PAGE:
Jaeyong performed two pieces tonight, 月亮代表我的心 (The Moon Represents My Heart) by 翁清溪 (Weng Ching-hsi), as well as 甜蜜蜜, a popular song with a catchy tune that has even seen covers by Western singers. Jaeyong, our relatively new Pianover, joined us about four months ago at Pianovers Meetup #52. New as he is, he is the first Pianover to take part in a new initiative of ours known as Pianovers Connect. Under Pianovers Connect, we provide opportunities for Pianovers to perform in events or gigs, or even conduct activities, workshops or courses, for a wider audience. The idea is to allow Pianovers an avenue in which to connect with society. ThePiano.SG has secured a 4-month project in which a pianist would play every Thursday to Sunday for three hours each, at a luxurious condominium in the CBD area. Jaeyong is the first Pianover to participate in Pianovers Connect and will be performing at the lobby of this residential development. All the best, Jaeyong! Other Pianovers who are interested to perform may contact Yong Meng.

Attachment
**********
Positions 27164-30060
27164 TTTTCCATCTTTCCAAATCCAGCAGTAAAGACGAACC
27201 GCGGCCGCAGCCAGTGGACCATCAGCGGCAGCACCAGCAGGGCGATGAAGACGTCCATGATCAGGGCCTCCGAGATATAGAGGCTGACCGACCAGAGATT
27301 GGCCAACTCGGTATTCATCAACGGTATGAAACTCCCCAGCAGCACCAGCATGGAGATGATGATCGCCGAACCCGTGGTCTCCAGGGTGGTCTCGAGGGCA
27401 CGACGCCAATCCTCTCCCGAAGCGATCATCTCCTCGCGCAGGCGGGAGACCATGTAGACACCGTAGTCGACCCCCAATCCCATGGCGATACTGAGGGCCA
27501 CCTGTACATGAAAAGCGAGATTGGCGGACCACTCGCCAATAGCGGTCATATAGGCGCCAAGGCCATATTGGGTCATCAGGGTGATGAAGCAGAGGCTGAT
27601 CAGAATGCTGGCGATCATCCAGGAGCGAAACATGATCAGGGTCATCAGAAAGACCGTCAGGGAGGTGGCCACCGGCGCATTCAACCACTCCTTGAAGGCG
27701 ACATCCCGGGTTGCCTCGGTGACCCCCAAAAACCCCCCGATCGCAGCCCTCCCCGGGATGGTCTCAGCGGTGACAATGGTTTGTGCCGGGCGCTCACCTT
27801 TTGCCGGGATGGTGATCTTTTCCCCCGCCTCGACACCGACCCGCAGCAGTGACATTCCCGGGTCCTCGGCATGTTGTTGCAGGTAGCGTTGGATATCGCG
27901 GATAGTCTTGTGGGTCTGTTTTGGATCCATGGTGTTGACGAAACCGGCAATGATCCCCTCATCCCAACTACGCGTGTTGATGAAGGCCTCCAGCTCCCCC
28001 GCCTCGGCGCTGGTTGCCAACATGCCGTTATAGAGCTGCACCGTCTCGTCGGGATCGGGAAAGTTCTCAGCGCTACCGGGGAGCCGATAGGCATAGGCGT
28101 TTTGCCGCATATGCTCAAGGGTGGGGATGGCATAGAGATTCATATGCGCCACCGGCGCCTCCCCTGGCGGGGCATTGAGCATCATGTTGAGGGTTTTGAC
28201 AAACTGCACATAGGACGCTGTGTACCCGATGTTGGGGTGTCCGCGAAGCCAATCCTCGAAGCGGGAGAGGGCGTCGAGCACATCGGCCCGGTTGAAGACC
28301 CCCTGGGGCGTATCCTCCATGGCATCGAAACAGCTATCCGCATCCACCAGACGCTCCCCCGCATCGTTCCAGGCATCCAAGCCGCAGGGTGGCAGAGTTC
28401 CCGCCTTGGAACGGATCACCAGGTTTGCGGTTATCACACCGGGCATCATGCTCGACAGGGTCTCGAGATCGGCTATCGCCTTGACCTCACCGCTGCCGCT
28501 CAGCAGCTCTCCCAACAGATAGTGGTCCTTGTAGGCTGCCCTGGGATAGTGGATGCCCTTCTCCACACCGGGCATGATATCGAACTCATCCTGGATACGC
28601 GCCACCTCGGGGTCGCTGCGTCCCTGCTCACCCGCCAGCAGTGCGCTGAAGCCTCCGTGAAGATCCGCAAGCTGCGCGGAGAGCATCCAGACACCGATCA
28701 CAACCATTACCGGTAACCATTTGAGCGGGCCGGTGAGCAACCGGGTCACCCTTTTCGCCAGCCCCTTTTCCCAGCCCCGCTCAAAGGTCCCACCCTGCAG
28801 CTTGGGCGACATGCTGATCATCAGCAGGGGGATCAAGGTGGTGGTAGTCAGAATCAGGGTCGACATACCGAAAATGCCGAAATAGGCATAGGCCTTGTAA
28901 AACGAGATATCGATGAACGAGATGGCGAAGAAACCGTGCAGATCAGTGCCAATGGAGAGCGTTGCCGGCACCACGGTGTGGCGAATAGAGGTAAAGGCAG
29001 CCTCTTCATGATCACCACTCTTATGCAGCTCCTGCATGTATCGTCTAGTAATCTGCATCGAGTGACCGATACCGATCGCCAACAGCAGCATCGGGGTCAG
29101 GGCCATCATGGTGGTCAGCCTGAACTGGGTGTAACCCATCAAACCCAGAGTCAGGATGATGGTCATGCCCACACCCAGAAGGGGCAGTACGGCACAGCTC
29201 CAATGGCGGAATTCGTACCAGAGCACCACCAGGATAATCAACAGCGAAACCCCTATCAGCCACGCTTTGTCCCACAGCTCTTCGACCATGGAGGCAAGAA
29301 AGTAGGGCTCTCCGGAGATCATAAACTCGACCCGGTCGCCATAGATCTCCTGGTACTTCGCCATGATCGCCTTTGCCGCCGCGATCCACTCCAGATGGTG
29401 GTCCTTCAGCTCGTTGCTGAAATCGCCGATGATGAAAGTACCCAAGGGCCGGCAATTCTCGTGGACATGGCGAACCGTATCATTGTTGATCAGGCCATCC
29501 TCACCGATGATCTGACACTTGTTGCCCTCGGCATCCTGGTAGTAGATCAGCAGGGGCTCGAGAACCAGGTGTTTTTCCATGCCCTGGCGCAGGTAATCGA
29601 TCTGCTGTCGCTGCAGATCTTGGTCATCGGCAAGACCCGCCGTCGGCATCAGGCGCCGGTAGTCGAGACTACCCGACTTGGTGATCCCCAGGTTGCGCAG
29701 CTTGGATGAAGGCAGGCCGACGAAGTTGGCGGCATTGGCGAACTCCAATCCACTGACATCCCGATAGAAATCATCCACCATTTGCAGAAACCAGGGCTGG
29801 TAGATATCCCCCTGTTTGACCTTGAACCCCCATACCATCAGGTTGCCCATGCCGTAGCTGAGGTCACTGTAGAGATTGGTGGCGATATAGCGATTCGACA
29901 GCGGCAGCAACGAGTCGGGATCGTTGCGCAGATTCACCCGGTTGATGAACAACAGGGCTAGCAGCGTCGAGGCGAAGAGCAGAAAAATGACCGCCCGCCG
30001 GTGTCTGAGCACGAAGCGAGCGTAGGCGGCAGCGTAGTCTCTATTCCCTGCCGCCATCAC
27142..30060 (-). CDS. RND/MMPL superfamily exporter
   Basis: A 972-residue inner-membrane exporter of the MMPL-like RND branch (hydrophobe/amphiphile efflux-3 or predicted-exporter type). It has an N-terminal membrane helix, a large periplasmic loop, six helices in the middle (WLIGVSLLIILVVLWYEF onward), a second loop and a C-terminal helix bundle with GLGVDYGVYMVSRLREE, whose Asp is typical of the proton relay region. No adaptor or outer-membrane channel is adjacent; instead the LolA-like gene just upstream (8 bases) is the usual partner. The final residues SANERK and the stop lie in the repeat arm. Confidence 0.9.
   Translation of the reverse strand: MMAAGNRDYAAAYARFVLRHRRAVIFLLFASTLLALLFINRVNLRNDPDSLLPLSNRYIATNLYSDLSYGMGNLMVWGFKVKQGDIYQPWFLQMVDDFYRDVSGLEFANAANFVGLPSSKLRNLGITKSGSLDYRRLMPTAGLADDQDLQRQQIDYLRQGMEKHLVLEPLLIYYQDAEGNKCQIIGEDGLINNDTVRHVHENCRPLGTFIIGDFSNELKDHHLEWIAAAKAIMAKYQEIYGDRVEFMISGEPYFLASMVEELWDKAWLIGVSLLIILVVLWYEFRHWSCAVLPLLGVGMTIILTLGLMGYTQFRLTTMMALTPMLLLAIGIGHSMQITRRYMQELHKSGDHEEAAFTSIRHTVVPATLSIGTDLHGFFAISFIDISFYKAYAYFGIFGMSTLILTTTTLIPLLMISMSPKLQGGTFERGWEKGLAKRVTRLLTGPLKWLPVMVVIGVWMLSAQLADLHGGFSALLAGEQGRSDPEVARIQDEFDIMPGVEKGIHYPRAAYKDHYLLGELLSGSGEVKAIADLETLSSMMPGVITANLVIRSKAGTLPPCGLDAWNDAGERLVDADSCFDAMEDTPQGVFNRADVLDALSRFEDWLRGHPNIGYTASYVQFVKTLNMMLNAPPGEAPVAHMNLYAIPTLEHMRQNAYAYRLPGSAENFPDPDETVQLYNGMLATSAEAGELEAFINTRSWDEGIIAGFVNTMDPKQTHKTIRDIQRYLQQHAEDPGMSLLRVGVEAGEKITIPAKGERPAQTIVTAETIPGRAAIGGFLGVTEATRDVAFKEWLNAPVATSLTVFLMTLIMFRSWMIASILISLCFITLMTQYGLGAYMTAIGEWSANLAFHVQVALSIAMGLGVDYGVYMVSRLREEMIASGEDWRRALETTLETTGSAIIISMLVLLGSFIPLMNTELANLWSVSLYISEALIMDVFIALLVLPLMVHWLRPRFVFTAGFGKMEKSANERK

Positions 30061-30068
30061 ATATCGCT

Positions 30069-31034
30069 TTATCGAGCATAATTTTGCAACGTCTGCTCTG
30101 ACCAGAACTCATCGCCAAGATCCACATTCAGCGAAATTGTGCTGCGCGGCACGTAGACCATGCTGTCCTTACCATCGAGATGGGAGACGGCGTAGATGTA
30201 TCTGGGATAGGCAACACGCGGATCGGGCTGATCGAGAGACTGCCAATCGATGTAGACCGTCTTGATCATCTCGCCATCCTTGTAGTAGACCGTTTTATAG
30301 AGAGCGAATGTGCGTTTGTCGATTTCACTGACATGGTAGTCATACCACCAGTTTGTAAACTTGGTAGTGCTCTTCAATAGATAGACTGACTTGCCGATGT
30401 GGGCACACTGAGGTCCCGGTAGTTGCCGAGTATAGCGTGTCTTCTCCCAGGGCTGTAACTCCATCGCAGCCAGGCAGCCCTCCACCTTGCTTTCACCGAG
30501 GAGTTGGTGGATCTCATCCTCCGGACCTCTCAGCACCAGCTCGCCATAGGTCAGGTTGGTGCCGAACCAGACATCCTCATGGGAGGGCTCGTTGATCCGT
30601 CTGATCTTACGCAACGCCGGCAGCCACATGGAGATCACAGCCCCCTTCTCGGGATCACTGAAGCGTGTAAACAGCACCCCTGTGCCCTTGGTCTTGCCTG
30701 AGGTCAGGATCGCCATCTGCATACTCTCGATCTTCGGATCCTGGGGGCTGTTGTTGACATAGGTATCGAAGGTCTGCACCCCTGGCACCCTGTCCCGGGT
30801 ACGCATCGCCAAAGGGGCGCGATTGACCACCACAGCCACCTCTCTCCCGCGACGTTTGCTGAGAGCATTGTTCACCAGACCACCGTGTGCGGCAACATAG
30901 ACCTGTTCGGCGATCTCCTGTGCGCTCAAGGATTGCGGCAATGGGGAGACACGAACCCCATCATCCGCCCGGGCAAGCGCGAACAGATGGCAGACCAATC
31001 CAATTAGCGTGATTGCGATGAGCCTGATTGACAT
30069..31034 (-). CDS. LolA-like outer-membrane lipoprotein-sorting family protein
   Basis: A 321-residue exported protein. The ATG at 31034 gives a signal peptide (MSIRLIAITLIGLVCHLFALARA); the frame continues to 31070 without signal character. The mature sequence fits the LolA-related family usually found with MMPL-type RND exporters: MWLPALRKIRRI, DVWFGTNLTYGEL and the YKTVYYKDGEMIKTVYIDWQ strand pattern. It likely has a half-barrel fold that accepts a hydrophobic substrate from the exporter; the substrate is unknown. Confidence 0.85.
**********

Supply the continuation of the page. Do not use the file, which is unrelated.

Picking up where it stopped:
Albert performed two pieces, "知道不知道" by 姚敏, and "庭院深深" by 刘家昌. "庭院深深" was published in 1979 and originally performed by 蔡琴. It was used in the television drama of the same name. Incidentally, this drama series was based on the 1969 novel of the same title by the writer 瓊瑤.
Yuchen played Hungarian Rhapsody No. 2, Friska by Franz Liszt. This song was used in one of the Tom and Jerry cartoons, named The Cat Concerto which was released in 1947 and goes further than most other cartoons where piano music is concerned. We are happy that at such a young age, Yuchen is able to play challenging pieces like this. This followed another relatively difficult piece that he played the last Meetup, "Winter Wind" by Chopin.